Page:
Research has consistently shown that schools with strong, inclusive policies for lesbian gay, bisexual and transgendered (LGBT) youth create safer learning environments. Designing and implementing effective anti-bullying policies are obviously key to this effort, but, according to the Gay, Lesbian, and Straight Education Network (GLSEN), most school districts have been falling short.
In the new report, Statehouse to Schoolhouse: Anti-Bullying Policy Efforts in U.S. States and School Districts, GLSEN examined anti-bulling policies in more than 13, 000 districts and found that the vast majority do not have policies that explicitly protect LGBT students.
“The report illustrates the gap that can emerge between the intentions of a law and the actual implementation – arguably the most critical component of the passage of any law,” explains GLSEN Executive Director Dr. Eliza Byard. “There remain far too many school districts that have failed to institute policy protections, even in states which require them by law.”
Although most districts have anti-bullying school policies on the books, their effectiveness is undermined by a number of factors. According to GLSEN, a successful program must include specific protections for all individual groups (based on race, gender, ethnicity, actual or perceived sexual orientation, and gender identity/expression), strong accountability provisions and professional development for school staff. GLSEN found that only 3 percent of district anti-bullying policies included all three elements.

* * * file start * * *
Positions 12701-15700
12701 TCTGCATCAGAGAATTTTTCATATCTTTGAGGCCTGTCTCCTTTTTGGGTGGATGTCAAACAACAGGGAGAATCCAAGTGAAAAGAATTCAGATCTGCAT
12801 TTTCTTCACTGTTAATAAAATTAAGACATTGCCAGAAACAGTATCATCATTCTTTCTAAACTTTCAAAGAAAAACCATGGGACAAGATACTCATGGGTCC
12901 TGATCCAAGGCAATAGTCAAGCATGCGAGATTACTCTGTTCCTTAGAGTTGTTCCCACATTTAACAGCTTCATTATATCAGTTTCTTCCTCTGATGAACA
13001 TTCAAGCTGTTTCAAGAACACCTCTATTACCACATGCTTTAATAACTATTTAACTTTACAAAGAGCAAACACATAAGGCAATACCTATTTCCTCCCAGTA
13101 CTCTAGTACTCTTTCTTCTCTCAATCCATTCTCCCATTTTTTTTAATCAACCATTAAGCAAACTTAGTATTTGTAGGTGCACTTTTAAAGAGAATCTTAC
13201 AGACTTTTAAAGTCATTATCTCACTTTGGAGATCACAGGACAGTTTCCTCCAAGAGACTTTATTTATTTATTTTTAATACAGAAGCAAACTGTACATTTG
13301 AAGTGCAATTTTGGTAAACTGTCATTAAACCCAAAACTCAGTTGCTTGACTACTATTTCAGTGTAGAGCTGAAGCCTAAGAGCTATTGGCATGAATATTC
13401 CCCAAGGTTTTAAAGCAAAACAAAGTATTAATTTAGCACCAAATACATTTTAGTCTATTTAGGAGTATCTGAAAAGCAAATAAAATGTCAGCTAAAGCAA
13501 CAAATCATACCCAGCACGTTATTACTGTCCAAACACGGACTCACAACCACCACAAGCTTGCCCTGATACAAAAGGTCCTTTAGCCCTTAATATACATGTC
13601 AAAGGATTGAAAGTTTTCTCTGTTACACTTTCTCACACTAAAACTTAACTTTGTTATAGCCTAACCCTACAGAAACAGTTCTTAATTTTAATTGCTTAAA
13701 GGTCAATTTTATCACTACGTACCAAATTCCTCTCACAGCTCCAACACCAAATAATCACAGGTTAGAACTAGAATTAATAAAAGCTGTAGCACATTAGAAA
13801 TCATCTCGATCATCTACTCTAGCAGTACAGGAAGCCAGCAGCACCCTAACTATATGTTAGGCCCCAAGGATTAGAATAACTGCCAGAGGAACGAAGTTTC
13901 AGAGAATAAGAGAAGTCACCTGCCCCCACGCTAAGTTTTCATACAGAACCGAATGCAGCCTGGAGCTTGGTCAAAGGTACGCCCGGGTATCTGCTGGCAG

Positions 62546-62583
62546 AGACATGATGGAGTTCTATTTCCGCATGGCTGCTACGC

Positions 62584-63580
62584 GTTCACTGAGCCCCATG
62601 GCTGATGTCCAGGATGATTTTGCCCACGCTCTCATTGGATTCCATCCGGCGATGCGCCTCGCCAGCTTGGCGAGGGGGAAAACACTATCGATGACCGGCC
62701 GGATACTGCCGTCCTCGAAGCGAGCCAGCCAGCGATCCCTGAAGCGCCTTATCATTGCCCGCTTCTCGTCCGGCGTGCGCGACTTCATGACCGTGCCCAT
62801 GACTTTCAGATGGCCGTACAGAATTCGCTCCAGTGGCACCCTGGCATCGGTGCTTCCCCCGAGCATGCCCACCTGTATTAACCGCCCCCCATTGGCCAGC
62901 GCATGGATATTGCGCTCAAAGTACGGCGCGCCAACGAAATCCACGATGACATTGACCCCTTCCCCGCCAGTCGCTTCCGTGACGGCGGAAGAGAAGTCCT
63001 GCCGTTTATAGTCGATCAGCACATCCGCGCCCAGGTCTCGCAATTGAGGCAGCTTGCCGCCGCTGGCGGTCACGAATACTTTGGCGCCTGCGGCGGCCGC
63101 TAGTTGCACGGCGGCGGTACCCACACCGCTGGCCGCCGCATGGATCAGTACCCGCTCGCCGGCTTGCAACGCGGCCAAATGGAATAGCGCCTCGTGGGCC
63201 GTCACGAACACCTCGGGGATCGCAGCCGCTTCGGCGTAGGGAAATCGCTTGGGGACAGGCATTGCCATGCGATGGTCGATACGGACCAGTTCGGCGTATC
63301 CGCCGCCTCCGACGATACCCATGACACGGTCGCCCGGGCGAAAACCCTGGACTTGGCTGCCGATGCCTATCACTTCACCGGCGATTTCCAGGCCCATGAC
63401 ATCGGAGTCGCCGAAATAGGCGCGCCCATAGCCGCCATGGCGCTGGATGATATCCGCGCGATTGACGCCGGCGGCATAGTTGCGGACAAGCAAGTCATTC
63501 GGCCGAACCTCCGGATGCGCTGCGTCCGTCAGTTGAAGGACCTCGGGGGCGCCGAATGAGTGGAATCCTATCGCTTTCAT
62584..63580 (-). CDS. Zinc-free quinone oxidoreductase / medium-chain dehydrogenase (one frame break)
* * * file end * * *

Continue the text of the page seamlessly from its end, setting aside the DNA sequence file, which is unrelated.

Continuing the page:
Although the majority of districts with policies enumerate at least one group of protection to students, less than half include specific protections for students based on sexual orientations, and only 14 percent did so for students based on gender identity/expression.
In addition, less than one-third mandated reporting requirements to the district and/or states, and only a quarter required professional development for staff on addressing bullying and harassment in schools.
When accounting for all districts covered in the GLSEN study, including those that have no anti-bullying school policies on the books, the picture looks even more dire.
The report does caution, however, that the effectiveness of anti-bullying policies also depends on LGBT students being aware that specific protections even exist. GLSEN found that many of these students did not know what protections were available to them, making them less likely to report incidents. For example, in those few districts that have policies that enumerated both sexual orientation and gender identity, only four in ten LGBT students were aware that the district policies did so.
Find out about NEA’s Bully Free: it Starts With Me campaign. Resources include the NEA Bullying Prevention Kit, 10 Steps to Stop and Prevent Bullying and the Bully Free: It Starts With Me pledge.